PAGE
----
February 06, 2009

Social Media Topics That Have Jumped The Shark

Guest Post By Adam Singer of The Future Buzz (FriendFeed/Twitter)

I try my best every so often to bring a dose of logic to the world of blogs on social media. What I thought would be fun would be a post about topics written by social media and meta bloggers that I personally don't think serve a purpose.

If you read enough SM blogs, you know why this is necessary. If not, congratulations, you can skip this post and live on blissfully unaware of what I'm talking about. Let's jump into it:

Posts complaining about the echo chamber

Common complaint: The echo chamber is boring, topics being discussed have already been discussed to death, topics are obvious, or there are simply too many blogs/people discussing a certain subject.

Why these posts are unnecessary: last time I checked, we were in control of how high the volume is set and what sites we subscribe to. There are plenty of great blogs out there and if you're smart enough to write up a post detailing why the echo chamber sucks, you're smart enough to filter out the noise from the signal. Not sure what complaining about it does. Instead of complaining about the noise in the echo chamber, figure out how you can maximize signal and minimize noise. If you don't like it, just don't read it.

A previous post bringing logic to this situation: there's no reason to feel overwhelmed.

Complaining about list posts

Common complaint: lists are selling out, gimmicky, overdone, boring, not deep content, etc.

Why these posts are wrong: harping on a specific way of formatting content doesn't seem very logical. People like lists - and there is definitely high engagement on those pages (I've checked the stats). I see no reason why the way content is formatted should matter if the content itself is useful or interesting. Yes, there can be bad lists - just like there can be bad blog posts not in lists format - the format itself is irrelevant. Lists are great, I'll prove it to you:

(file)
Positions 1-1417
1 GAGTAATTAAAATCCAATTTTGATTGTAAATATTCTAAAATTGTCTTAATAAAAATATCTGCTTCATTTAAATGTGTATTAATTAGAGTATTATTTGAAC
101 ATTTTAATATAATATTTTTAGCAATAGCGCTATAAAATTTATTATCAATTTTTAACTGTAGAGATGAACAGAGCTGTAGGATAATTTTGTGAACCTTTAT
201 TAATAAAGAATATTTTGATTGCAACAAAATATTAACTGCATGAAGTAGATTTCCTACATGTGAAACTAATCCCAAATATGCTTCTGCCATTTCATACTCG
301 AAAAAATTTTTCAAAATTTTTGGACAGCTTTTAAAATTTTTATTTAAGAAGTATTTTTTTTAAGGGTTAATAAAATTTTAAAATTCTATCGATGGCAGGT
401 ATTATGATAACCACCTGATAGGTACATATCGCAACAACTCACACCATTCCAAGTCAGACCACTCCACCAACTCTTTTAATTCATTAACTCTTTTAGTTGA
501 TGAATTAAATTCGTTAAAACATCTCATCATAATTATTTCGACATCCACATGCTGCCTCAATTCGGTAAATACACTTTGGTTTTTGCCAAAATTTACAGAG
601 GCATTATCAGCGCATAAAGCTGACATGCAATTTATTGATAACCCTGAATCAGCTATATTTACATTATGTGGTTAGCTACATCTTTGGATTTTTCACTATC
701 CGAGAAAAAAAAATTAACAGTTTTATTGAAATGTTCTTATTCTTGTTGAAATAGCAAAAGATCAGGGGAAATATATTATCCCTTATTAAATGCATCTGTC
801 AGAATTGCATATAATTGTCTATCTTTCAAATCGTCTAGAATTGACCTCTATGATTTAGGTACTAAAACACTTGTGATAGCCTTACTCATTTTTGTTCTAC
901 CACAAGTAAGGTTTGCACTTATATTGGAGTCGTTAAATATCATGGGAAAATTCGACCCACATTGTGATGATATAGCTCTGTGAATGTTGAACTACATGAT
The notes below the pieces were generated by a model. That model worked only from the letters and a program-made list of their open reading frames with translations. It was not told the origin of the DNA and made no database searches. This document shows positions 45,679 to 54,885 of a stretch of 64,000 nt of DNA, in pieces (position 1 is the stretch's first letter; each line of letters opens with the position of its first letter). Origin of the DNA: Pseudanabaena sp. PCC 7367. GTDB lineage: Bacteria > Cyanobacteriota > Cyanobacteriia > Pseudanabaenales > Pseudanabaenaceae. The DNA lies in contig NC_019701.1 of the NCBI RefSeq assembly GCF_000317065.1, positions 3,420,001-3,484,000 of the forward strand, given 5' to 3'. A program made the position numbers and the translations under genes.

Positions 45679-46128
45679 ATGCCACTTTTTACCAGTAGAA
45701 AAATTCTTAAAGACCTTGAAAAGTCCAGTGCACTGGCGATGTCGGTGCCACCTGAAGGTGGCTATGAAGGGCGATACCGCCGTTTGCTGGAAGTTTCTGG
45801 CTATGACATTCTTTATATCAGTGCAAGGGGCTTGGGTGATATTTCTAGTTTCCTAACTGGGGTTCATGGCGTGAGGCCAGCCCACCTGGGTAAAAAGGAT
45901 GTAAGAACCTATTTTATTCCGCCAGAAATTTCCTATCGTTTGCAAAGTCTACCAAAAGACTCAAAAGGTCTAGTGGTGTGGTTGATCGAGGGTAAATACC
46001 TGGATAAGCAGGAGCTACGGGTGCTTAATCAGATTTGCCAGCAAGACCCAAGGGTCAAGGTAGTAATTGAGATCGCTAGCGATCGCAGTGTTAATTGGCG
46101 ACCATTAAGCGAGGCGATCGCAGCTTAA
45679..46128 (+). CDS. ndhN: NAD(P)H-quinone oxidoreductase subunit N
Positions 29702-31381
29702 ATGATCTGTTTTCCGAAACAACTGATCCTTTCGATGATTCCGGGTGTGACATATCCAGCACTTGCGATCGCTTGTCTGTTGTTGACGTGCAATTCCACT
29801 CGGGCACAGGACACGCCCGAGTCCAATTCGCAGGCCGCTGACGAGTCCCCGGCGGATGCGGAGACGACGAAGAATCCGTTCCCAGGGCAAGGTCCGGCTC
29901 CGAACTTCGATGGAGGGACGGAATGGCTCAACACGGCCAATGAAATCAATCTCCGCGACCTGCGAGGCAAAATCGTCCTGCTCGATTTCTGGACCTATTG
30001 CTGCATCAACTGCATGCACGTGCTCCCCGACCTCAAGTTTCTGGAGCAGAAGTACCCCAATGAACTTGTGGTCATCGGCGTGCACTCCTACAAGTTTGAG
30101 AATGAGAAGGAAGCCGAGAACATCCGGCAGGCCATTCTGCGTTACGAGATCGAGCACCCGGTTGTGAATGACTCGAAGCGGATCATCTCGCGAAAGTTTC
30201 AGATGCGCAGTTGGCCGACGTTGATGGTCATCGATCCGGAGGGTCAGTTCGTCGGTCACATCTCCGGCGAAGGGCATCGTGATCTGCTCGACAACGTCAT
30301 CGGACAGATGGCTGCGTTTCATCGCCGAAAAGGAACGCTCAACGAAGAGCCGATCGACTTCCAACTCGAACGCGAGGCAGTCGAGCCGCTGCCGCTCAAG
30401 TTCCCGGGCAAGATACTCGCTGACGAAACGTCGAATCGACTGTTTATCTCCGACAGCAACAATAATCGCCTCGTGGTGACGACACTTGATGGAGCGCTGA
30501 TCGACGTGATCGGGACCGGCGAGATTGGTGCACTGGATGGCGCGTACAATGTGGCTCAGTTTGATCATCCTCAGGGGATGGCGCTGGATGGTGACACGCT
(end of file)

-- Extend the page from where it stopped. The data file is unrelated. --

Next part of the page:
1. Are scannable
  2. Provide easy to read and consume content
  3. Have the novelty factor
  4. Are many times "must-share" content
  5. Engage people
  6. Are at times humorous, entertaining or incredible
  7. Are a strong social Web meme
  8. Get strong traffic
A previous post bringing logic to this situation: A Guilty Pleasure of the Blogosphere and Social Media: Lists

Social media "experts"

Common complaint: Everyone is a social media/new media consultant/specialist (insert other fancy, self imposed title here).

Why these posts don't matter: Making general complaints is kind of worthless. Complaining at the macro level accomplishes nothing - if you are going to write a complaint, call them out. Seriously. I've done it here, and even had a good reason/sample of what they had done wrong and laid out my case logically for the world to see. I thought it was fair, because they were wrong in writing what they did and didn't bother to listen when I brought the matter up privately. I saw no reason it wasn't the right move to show what they were doing wrong publicly when I was being ignored and they weren't even playing by their own rules.

A previous post bringing logic to this situation: Titles Are As Meaningless As Ever

Lack of good content

Common complaint: Lack of quality content in tech/social media/marketing/basket weaving/insert niche here.

Why these posts are wrong: Just because your favorite blogger stopped posting as frequently and instead is spending all their time on Twitter/FriendFeed doesn't mean there aren't hordes of other bloggers still writing smart content on your subject of choice. I know some of the early adopter crowd has a hard time believing people are still using tools that are a few years old - but the reality is there is plenty of great content being created in all platforms, not just the new ones.

A previous post bringing logic to this situation: FriendFeed And Twitter Have *Not* Killed Blogging


Sorry for getting all meta on you. I personally am not complaining, I am pretty happy with my current system for filtering content - but venture into these types of posts every so often thanks to random Tweets / FriendFeed links and thought I could do some good to help the situation. Feel free to point out the irony of this post in the comments, I'm well aware. Sometimes you have to fight fire with fire.

Of course, usefulness is relative - what I find irrelevant, you might find interesting. And, there's nothing wrong with that either.

Also if you're going to complain, at least offer some guidance/next steps to fix the situation. Rants are fine with a purpose. Steven Hodson is great at them - read his blog if you're looking for how to be snarky and do it with class.

What posts by social media bloggers do you think have jumped the shark?

Read more by Adam Singer at The Future Buzz